Finding Reliable Collaborators
In general, it is never a good idea to try and attract other people to your project if you don’t have the financial means to compensate them. Nobody really likes working for free, and offering joint ownership or stakes in the business is inadvisable.
The best advice is to try and find people who will work on one-time commission work for a price, and friends who might be willing to go the distance on a long-term project for little or no pay. Invest in some commissions to develop concepts and promotional materials. Then when you are practically broke, try to see if people are interested in maybe working on the project part-time.
It’s important to find collaborators who are genuinely interested in the pitch subject matter. These people will put in extra time and effort to finish the project. Long term commitment is hard, and people may drop out of working on a project at any point, so always thank the ones who help out. Staying positive and having fun will keep projects going much longer, so try to make the experience enjoyable for everyone involved.
The logline/elevator pitch is one concise sentence that summarizes your entire pitch. It is mandatory for most screenplays and studio pitches.
Gather feedback on your idea and try to get as many supporters as possible before attempting a kickstarter campaign or pitch to a big studio.
Don’t neglect advertising. It doesn’t matter how amazing your pitch is if nobody knows about it.
Budget proposals also play a big role in pitches, so keep figures reasonable. Set stretch goals that are achievable with whatever resources are available to you.
Submitting Ideas to Publishers
Studios, publishers, and investors receive hundreds if not thousands of proposals every month. Very few ideas are one-in-a-million, and the concepts that are unique might not be marketable to mass audiences.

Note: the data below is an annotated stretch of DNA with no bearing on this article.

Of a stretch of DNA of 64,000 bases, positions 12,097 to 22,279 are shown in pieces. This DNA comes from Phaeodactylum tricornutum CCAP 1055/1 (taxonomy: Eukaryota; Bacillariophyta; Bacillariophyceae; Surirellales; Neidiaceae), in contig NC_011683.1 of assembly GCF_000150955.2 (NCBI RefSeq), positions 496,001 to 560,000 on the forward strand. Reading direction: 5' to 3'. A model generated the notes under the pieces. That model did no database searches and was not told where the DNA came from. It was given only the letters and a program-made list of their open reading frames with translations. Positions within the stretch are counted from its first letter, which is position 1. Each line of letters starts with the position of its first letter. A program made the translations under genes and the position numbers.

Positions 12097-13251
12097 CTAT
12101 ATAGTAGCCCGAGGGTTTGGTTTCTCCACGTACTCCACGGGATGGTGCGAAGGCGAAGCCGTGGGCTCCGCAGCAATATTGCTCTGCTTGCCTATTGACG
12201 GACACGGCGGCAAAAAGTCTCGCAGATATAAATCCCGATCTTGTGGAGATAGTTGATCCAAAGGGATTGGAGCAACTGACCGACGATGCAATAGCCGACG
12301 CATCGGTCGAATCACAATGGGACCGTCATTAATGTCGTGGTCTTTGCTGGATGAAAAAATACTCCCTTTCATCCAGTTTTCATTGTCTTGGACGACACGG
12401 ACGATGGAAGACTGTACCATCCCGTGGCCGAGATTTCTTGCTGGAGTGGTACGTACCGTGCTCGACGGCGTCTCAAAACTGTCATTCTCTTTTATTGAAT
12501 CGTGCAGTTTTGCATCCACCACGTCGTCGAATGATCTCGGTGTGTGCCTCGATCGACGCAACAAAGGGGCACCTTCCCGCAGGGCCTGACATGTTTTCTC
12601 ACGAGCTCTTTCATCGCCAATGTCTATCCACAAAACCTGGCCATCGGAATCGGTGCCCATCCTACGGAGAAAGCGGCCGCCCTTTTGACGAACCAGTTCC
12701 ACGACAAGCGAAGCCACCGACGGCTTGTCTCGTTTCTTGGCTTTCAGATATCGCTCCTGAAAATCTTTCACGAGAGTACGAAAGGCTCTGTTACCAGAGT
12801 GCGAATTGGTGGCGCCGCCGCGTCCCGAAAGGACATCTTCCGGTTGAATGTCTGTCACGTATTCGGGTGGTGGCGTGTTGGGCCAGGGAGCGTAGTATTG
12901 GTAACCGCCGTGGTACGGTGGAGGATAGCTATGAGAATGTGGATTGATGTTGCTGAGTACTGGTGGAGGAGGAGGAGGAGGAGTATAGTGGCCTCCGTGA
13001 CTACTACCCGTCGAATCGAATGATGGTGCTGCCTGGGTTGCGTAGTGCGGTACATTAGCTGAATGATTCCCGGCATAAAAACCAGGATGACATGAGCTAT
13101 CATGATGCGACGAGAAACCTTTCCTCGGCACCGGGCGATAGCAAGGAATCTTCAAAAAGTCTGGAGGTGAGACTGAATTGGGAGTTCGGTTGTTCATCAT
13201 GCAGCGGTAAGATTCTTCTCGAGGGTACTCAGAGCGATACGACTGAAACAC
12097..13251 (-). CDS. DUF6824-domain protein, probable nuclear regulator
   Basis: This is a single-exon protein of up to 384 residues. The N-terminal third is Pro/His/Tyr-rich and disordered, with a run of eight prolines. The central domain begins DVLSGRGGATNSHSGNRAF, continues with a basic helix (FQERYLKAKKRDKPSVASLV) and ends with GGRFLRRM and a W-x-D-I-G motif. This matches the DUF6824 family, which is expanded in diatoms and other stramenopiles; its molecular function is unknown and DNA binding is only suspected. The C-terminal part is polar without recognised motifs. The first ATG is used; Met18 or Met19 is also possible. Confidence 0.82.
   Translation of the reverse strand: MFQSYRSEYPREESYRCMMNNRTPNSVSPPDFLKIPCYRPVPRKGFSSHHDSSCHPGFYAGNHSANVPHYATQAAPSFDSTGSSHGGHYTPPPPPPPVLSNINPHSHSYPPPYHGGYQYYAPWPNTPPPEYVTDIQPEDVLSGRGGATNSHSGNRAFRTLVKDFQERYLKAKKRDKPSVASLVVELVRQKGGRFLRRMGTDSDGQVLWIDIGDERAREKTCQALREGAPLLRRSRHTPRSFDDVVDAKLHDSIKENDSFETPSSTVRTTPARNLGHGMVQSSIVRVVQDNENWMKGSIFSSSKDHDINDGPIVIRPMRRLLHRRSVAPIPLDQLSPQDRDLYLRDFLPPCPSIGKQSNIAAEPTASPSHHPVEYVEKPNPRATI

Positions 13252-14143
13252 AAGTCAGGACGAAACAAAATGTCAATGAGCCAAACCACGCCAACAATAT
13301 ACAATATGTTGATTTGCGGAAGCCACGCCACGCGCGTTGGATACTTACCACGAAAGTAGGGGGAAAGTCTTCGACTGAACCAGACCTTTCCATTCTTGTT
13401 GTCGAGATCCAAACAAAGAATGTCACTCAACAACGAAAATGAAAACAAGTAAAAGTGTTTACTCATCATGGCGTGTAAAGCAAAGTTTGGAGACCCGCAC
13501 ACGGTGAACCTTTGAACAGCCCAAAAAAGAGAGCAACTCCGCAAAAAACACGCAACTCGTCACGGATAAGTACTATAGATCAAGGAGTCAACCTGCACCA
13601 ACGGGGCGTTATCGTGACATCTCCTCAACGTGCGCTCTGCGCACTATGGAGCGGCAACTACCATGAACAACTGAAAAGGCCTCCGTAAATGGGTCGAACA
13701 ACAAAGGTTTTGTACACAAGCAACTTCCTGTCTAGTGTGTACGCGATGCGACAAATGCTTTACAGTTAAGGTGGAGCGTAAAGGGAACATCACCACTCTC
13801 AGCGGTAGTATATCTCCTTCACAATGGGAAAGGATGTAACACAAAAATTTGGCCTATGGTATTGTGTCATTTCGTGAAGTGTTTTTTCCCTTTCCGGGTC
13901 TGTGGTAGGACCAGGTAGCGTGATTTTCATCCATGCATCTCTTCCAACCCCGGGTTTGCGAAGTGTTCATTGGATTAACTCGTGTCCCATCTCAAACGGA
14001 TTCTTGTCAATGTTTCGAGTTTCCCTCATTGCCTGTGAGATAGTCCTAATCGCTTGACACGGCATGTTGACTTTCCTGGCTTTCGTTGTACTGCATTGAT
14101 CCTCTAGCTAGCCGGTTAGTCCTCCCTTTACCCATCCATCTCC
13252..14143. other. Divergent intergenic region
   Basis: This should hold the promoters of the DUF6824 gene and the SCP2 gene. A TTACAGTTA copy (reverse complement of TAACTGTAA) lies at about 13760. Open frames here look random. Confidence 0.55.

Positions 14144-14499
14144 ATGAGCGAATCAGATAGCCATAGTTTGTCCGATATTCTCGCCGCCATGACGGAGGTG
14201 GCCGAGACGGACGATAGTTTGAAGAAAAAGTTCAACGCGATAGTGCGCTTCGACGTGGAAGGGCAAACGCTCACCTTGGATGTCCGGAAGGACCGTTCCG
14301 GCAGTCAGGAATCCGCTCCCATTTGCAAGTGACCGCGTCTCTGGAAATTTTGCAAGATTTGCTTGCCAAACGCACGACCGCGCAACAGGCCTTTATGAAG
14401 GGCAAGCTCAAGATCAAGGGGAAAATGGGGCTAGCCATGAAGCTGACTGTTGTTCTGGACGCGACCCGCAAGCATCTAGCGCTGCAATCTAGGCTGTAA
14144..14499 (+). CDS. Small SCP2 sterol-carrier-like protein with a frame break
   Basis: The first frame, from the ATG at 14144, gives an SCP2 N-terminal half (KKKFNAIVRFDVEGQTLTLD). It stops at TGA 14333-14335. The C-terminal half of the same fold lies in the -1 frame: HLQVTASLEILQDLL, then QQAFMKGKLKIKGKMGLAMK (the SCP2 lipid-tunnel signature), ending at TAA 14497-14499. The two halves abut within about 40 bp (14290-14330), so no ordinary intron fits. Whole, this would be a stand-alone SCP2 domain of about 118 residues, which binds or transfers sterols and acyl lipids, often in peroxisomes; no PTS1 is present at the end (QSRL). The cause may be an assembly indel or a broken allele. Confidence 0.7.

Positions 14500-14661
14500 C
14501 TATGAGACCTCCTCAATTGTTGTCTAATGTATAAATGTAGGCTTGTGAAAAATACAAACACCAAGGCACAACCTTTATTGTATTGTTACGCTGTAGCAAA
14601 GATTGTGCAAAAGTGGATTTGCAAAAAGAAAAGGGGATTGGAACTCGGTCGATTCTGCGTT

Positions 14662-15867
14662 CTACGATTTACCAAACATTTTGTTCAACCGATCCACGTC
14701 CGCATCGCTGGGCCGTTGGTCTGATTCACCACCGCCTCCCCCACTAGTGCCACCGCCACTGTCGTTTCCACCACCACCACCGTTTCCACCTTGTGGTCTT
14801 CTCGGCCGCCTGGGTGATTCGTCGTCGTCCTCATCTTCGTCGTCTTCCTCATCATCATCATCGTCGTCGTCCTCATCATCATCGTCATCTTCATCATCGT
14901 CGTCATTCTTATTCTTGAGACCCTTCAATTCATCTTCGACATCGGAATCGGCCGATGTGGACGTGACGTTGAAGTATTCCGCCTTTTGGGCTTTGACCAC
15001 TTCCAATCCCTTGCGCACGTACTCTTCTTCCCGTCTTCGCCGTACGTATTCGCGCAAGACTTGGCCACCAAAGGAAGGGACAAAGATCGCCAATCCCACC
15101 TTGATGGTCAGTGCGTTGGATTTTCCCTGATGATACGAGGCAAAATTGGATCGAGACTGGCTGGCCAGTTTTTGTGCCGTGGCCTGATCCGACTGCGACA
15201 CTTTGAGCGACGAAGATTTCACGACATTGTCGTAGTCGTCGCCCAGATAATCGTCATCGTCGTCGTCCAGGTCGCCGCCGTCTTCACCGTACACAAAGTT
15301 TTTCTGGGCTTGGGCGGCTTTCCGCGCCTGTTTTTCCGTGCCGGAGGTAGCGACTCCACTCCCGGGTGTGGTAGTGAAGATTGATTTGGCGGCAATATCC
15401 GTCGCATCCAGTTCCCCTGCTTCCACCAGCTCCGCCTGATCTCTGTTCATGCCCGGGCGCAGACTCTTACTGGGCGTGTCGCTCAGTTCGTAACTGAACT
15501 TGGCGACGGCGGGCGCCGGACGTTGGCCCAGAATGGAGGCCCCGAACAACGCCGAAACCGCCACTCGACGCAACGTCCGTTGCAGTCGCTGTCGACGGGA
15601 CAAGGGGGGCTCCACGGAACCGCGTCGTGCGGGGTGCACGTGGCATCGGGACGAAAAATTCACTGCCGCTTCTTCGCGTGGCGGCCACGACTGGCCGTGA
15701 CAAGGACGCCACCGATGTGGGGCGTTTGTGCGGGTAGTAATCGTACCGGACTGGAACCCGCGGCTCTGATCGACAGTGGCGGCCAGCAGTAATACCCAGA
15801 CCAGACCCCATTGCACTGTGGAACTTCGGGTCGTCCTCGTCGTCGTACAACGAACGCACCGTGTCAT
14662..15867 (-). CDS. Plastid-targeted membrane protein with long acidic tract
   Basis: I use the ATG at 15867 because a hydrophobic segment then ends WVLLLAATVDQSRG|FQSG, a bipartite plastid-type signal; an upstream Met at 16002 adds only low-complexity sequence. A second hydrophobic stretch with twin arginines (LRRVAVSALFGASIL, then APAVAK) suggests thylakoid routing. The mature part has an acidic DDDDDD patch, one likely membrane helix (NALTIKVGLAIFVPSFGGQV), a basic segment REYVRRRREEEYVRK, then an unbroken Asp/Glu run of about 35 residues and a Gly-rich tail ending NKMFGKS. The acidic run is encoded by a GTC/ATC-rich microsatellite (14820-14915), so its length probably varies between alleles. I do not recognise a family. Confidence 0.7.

The sad reality is that many pitches are not even given a chance if the creator is not an industry veteran with inside connection.
Never send an unsolicited script or pitch to a studio. Most publishers refuse to read scripts in order to avoid potential lawsuits if the studio develops a similar idea. To get in contact with a potential investor, hire an agent or attempt to schedule a pitch meeting through whatever means necessary.
Don’t be too disappointed if a pitch doesn’t work out. It happens. Try again or adjust your plans so they are more achievable. Learning how to pitch ideas effectively will be an asset in the professional world.
If one studio doesn’t like your idea, try getting in contact with another one. Keep doing that until you find someone who is interested. Learn from mistakes, and don’t give up. Good ideas get rejected all the time, but eventually they can pay off if you keep trying.
If you do manage to acquire funding, congratulations. The next step is to implement your idea. This is a massive undertaking in itself, so be mentally prepared for what you are getting into.